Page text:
Minimizing your monthly payments, of course, is the key feature of a 40-year mortgage. As the longest term available on a home loan, it allows you to stretch out your payments and reduce what you pay in principal each month, so you’re getting the smallest possible monthly payment.
The downside is that you end up paying a lot more in interest over the life of the loan, which is why many financial advisors tend to recommend against 40-year mortgages. But for some borrowers, they can be a sensible choice.
The first question is, how much can you save? Perhaps not as much as you think. On a $200,000mortgage, your monthly payments with a 40-year fixed-rate mortgage may be about $90 a month lower than a comparable 30-year loan, depending on the interest rate you get.
Part of that is because you’re likely to pay a higher interest rate on a 40-year mortgage than you will on a 30-year loan. Typically, the interest rate on a 40-year fixed-rate mortgage will run about a quarter of a percentage point higher than a comparable 30-year loan. So if the current 30-year rateis 3.75 percent, you’ll pay about 4.0 percent for a 40-year mortgage.
Using those numbers, the monthly payment on a $200,000 mortgage would be $926 with a 30-year loan, and $836 with the 40-year mortgage. Of course, escrows for taxes, homeowner’s insuranceand perhaps private mortgage insurance (PMI) would add a few hundred dollars to this.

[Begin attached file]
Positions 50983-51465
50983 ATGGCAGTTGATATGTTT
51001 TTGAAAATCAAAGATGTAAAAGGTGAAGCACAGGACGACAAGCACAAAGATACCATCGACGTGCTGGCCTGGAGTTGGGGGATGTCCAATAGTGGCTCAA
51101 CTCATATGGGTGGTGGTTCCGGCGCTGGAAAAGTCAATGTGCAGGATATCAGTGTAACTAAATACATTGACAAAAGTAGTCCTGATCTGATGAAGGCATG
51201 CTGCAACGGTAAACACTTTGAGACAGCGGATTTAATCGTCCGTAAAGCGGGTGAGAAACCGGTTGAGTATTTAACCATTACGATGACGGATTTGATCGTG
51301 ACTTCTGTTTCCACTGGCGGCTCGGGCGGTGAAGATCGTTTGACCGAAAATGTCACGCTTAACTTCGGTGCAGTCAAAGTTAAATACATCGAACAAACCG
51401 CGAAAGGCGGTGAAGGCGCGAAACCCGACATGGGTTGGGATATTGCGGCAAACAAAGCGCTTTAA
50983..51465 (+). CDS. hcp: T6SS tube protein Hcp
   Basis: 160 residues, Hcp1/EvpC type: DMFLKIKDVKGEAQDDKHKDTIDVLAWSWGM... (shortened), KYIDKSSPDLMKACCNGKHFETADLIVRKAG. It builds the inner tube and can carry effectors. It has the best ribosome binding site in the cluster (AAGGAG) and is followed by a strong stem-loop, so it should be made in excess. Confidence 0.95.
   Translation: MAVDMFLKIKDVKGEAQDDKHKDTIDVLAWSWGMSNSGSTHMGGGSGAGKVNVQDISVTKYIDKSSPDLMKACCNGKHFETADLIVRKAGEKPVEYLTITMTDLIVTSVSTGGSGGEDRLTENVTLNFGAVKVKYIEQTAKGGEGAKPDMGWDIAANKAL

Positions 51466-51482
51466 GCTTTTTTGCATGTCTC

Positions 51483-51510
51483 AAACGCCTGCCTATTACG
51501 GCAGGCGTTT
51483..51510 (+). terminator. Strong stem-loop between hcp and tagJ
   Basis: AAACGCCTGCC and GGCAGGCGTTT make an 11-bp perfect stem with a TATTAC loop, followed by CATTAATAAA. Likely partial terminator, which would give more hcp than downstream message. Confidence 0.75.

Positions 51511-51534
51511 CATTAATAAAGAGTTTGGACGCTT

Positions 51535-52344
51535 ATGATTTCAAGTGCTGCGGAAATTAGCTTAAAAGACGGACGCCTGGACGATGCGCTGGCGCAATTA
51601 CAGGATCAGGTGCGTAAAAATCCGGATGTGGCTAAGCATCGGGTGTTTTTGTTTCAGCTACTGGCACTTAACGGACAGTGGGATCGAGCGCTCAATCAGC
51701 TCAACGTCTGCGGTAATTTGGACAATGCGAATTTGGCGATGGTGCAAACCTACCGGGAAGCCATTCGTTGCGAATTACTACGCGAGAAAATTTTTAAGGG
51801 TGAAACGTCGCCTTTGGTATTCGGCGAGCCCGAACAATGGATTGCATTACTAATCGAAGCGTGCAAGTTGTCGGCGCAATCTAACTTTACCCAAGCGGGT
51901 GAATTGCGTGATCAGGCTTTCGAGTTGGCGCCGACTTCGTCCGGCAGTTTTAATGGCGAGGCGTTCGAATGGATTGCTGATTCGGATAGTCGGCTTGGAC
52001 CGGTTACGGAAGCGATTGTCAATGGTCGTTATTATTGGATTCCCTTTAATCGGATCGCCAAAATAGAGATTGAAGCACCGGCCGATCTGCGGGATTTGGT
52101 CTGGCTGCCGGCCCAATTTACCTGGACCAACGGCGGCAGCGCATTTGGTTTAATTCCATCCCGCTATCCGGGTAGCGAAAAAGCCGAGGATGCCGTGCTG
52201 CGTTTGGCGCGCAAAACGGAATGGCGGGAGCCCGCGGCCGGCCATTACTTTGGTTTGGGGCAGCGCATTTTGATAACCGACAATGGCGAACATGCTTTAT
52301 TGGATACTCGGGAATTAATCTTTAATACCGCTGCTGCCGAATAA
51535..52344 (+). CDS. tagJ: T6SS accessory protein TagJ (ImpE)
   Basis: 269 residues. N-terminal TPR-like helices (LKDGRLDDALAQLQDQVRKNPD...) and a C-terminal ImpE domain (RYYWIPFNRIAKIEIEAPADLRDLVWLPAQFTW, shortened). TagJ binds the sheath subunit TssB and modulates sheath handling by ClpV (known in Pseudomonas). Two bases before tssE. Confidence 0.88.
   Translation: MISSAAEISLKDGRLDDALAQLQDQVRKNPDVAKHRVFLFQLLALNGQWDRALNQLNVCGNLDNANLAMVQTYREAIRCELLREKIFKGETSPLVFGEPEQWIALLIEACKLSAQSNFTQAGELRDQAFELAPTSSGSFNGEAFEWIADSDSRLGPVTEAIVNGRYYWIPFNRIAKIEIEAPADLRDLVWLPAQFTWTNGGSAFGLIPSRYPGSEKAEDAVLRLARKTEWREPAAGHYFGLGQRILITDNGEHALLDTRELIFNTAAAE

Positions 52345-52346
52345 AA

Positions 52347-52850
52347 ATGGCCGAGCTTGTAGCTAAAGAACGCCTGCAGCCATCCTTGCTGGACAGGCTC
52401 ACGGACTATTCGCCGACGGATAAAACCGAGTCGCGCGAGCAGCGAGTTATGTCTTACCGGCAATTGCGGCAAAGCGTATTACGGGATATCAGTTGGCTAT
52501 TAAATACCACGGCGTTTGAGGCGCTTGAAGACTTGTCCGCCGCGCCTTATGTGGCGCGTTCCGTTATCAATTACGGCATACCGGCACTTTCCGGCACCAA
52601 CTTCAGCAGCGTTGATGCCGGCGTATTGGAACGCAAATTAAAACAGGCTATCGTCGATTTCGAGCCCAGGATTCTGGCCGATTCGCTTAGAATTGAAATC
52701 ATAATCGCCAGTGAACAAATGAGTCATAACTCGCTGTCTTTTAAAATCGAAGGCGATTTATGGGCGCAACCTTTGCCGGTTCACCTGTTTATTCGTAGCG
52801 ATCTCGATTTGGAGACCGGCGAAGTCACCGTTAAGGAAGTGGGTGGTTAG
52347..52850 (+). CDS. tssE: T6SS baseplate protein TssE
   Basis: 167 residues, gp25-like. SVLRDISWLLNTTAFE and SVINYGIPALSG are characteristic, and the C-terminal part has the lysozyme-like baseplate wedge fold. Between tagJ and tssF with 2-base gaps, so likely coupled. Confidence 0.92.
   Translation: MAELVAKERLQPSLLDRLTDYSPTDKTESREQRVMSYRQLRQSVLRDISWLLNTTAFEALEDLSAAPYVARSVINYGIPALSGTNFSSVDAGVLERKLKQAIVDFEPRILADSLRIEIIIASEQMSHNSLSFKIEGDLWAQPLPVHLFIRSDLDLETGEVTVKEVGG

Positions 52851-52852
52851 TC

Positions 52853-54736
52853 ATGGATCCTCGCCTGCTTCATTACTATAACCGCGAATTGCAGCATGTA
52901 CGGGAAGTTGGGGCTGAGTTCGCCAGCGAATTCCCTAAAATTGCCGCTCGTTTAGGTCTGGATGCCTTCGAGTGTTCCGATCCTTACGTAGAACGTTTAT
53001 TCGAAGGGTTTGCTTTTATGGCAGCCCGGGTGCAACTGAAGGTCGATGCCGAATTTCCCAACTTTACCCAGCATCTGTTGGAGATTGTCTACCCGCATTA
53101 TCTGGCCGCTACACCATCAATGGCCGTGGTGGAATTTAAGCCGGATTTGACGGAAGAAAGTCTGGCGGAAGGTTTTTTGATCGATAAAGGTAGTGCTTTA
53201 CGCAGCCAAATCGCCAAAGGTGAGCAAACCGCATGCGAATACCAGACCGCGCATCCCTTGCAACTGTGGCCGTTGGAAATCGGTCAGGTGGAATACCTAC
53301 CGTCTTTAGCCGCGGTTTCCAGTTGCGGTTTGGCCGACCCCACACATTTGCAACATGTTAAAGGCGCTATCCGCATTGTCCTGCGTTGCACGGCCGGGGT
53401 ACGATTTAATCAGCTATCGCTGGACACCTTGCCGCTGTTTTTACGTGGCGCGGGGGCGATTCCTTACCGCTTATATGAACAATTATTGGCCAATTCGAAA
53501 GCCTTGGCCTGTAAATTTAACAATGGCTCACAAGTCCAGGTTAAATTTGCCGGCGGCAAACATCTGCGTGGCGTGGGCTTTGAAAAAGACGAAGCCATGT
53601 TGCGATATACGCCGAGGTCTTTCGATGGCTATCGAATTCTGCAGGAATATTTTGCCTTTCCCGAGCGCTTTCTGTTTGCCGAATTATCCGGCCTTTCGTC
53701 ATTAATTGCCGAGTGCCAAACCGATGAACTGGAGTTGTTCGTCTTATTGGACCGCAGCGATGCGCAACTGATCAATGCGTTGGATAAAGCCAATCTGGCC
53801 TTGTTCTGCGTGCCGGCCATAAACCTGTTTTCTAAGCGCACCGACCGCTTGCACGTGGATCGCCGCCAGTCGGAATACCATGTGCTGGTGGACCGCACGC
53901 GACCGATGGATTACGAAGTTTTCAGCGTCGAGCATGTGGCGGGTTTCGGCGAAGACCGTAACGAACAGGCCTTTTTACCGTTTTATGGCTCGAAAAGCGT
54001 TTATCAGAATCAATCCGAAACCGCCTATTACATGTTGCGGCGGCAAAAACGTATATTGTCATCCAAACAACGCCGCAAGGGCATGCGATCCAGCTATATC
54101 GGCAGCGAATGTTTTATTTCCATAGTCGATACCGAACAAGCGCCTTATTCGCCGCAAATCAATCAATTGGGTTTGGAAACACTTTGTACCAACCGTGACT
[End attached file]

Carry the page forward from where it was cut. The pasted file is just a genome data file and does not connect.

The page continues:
Stretching out those payments for an extra 10 years means you’ll really get hit with the interestpayments, though. In the examples above, you’d end up paying $133,000 in total interest over the lifetime of the 30-year mortgage, versus $201,000 over the life of the 40-year mortgage – more than the principal of the loan itself.
You also build equity much more slowly with a 40-year mortgage than a 30-year loan. Again, using the examples above, you’d have half the principal on the 30-year loan paid off after 19 years. With the 40-year loan, it would take about 27 years.
So why consider a 40-year mortgage? Well, for one thing, mortgage interest is tax-deductable for most homeowners, so the actual cost in interest isn’t as great as the figures would suggest. Deducting mortgage interest is also puts many homeowners over the threshold of being able to itemize other deductions as well, instead of taking the standard deduction.
A 40-year mortgage also provides budget flexibility. Just because your mortgage has a 40-yearterm doesn’t mean you have to take 40 years to pay it off. If you take out a 40-year mortgage but make the same payments that a 30-year loan would require, you can pay your mortgage off on a 30-year schedule and with 30-year interest costs, while preserving the ability to make smaller payments occasionally if needed.